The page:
Harness the power of rust! Metal-Air batteries are a way to capture the power of metal oxidation in a salt solution. In this instructable, I'll be building an iron-air battery, turning iron into rust using salt and atmospheric oxygen.

For a quick background, take a look at the energy that can be released from various metals:

While aluminum would release more energy, My goal here is to create a power source that is cheap to refuel (using rebar or scrap as the fuel source), and could be made from easliy obtainable materials in a third world environment. additionally, iron oxide is easily smelted back into raw iron using charcoal, and is non toxic - unlike aluminum, which is nasty stuff.

A metal-air cell is just: ANODE of metal (in this case iron), CATHODE of carbon/air, and a salt electrolyte. So far, my experiments have yielded Epsom Salts are a pretty darn good electrolyte.

What DOESN'T WORK? Seems like urea-based sidewalk salt is a huge failure, avoid everything containing urea.

COVER PICTURE: This is a carbon-block water filter. It was a little difficult to build the cell, as there is no inside liner. The newer filters (in the rest of the instructable, you will notice a white liner).

UPDATED: 3/10/14 - Added tables and additional data on most pages. Added diagram of how it works to main page.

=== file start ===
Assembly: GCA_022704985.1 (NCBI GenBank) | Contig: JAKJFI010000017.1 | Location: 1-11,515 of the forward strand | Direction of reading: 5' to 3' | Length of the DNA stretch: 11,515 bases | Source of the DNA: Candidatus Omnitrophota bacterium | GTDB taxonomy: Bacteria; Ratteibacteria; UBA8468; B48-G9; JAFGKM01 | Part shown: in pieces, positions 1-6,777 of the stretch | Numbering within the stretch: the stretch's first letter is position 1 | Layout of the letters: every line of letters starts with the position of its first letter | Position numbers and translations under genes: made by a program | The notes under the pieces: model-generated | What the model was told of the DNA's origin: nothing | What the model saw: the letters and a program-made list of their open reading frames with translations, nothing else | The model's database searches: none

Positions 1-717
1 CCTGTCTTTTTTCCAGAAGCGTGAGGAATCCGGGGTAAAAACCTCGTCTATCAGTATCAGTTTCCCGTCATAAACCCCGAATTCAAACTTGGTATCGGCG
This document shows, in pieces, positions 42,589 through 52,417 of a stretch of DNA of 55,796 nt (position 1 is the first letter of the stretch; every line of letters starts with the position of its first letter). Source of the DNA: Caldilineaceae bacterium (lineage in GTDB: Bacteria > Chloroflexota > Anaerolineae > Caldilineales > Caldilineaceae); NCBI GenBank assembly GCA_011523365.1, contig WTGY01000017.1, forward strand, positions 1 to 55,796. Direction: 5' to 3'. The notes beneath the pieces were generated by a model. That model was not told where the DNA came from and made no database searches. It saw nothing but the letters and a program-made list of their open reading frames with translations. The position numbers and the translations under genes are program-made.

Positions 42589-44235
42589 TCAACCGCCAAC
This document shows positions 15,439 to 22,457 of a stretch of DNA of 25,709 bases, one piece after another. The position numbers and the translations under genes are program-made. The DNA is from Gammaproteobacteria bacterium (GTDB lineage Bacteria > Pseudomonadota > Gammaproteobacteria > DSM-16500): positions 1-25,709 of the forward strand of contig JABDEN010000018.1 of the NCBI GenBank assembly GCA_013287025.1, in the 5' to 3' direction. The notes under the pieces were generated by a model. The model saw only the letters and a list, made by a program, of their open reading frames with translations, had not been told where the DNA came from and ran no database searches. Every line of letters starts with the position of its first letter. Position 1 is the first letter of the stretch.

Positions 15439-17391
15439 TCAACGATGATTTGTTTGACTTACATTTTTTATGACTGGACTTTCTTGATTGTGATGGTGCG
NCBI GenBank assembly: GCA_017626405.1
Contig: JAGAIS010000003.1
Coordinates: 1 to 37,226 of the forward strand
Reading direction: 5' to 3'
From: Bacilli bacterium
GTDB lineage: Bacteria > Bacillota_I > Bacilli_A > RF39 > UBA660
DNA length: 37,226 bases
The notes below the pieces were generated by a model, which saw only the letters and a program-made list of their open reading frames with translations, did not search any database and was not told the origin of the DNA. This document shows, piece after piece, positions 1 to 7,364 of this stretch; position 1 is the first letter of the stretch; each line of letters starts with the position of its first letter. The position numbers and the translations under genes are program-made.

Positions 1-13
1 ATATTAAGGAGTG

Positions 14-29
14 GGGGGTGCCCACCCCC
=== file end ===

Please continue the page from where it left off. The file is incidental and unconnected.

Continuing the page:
UPDATED: 3/11/14 - added positive/negative to diagram and added Polarity step. Updated Filter page to indicate preferred filter (block) and style.

UPDATED: 3/12/14 - Polyethylene Glycol (PEG)- otherwise known as Miralax (the laxative).. immediate boost in power under load. 10Ohm resistor 0.5v fell under 0.01.. after PEG, jumped to 0.113 and was climbing when I left the basement... will let it run a few hours to see what happens.

UPDATED: 3/14/14 - Updated results with current output from a two cell in the final step, a few other edits in the mix as well.

UPDATED: 3/17/14 - 2 cells running with PEG since 3/12, 0.88v, 10Ohm resistor since 2/12 = 10.560 Ah * 0.88v = 9.2928 Watts expended. I think it's time to scale this up to 12v.

UPDATED: 3/17/14 - removed all iron from the outside of the cells, voltage went from ~0.4 to 0.55 immediately. Added two more cells to scale up to an initial voltage of 2.0v .. once it stabilizes I'll add the 10 Ohm resistor for a 200mA load .. and we'll see how it goes.

UPDATED: 3/18/14 - I attempted a recharged on the 4-cell at 3v for about an hour, which made the cells hold a nice 2.34 volts .. the two fresh cells seem to have a higher internal resistance, and don't show the surface crystals the older ones do. I think building up this lattice of epsom, salt, and PEG has something to do with efficiency... keeps the unit wet (from atmospheric water) without dripping.

UPDATED: 5/6/2014 - realized Maalox is incorrect, the product is Miralax, composed of only Polyethylene glycol.

Step 1: Water Filters

Here's my latest experimental filters.

They're cheap, but the carbon isn't a block like my current best cell. The carbon seems to be a roll of paper. I'll update on the progress with this filter, it *might* work - we'll see.

The idea is to create a damp, spongy CATHODE, so that oxygen can meet the electrolyte and iron ions. But you don't want it TOO loose, or you won't keep the elctrolyte damp. Additionally, having some kind of lining inside will prevent accidental short circuits, iwhen you fill the chamber with metal or activated carbon.